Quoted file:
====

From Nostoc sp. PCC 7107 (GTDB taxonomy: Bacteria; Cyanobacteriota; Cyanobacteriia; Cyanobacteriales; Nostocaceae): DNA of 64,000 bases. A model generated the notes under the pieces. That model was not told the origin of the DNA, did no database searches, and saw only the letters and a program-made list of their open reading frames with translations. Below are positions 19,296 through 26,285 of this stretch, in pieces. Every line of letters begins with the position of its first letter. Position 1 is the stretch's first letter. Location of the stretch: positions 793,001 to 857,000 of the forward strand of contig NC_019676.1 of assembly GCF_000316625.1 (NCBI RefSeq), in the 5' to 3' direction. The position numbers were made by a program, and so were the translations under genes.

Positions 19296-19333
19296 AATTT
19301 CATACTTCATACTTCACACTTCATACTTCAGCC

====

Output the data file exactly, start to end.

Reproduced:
From Nostoc sp. PCC 7107 (GTDB taxonomy: Bacteria; Cyanobacteriota; Cyanobacteriia; Cyanobacteriales; Nostocaceae): DNA of 64,000 bases. A model generated the notes under the pieces. That model was not told the origin of the DNA, did no database searches, and saw only the letters and a program-made list of their open reading frames with translations. Below are positions 19,296 through 26,285 of this stretch, in pieces. Every line of letters begins with the position of its first letter. Position 1 is the stretch's first letter. Location of the stretch: positions 793,001 to 857,000 of the forward strand of contig NC_019676.1 of assembly GCF_000316625.1 (NCBI RefSeq), in the 5' to 3' direction. The position numbers were made by a program, and so were the translations under genes.

Positions 19296-19333
19296 AATTT
19301 CATACTTCATACTTCACACTTCATACTTCAGCC